Like a lot of Americans, Steve Almond spent the weeks after the 2016 election lying awake, in a state of dread and bewilderment. The problem wasn’t just the election, but the fact that nobody could explain, in any sort of coherent way, why America had elected a cruel, corrupt, and incompetent man to the Presidency. Bad Stories: What the Hell Just Happened to Our Country is Almond’s effort to make sense of our historical moment, to connect certain dots that go unconnected amid the deluge of hot takes and think pieces. Almond looks to literary voices—from Melville to Orwell, from Bradbury to Baldwin—to help explain the roots of our moral erosion as a people.
The book argues that Trumpism is a bad outcome arising directly from the bad stories we tell ourselves. To understand how we got here, we have to confront our cultural delusions: our obsession with entertainment, sports, and political parody, the degeneration of our free press into a for-profit industry, our enduring pathologies of race, class, immigration, and tribalism. Bad Stories is a lamentation aimed at providing clarity. It’s the book you can pass along to an anguished fellow traveler with the promise, This will help you understand what the hell happened to our country.
Related collections and offers
|Publisher:||Red Hen Press|
|Product dimensions:||5.00(w) x 8.00(h) x (d)|
About the Author
Read an Excerpt
FROM BAD STORIES
This book originally carried a different (and rather more grandiose) subtitle: "Toward a Unified Theory of How It All Came Apart." I ultimately chose a simpler phrase, one that captures something of the bewildment and exasperation so many Americans feel. But I mention that first subtitle to emphasize the nature of my undertaking. I’m not offering a single theory, or even a set of theories, as to how our democracy fell apart. I’m working toward a synthesis of theories. The ascension of Donald Trump to the presidency is certainly the impetus for this investigation. But it should not be mistaken for my subject.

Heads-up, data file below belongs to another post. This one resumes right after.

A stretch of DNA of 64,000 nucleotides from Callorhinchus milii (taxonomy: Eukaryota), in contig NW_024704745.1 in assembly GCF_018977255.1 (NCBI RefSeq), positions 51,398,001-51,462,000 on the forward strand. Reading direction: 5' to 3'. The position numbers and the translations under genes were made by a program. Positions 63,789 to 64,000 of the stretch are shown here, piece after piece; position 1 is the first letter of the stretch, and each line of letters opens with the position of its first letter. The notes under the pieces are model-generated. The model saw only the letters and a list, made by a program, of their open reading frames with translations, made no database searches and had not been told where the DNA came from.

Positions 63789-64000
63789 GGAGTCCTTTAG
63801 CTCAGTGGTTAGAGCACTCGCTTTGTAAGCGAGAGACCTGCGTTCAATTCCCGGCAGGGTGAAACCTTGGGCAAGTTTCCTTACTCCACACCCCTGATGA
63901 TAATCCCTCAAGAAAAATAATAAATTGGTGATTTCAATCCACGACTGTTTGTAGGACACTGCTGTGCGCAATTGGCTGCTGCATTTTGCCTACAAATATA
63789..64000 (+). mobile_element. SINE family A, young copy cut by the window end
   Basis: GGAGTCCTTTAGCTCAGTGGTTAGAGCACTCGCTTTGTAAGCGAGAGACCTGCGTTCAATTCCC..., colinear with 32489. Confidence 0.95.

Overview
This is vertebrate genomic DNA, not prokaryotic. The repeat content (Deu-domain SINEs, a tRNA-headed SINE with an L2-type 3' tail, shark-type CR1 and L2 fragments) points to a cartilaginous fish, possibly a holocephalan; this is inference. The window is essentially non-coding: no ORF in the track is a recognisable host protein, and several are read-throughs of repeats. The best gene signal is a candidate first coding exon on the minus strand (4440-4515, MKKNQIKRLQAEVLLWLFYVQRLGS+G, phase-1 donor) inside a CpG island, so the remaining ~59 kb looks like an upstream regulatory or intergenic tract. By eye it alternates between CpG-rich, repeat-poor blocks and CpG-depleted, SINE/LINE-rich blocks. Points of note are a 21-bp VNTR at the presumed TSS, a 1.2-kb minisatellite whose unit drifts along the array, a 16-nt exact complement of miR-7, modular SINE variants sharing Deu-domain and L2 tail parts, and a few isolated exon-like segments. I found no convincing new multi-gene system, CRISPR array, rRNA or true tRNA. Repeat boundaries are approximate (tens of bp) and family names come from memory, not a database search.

In fact, I’ve been tracking the odd and lurching course of our democracy for most of my adult life. I’ve pursued this interest not as an academic—an historian or a political scientist—but as a reporter and, more recently, a fiction writer. That makes me a storyteller technically, though I feel more often like a woozy and puzzled student of the American story.
I’ve placed my faith in stories because I believe them to be the basic unit of human consciousness. The stories we tell, and the ones we absorb, are what allow us to pluck meaning from the rush of experience. Only through the patient interrogation of these stories can we begin to understand where we are and how we got here.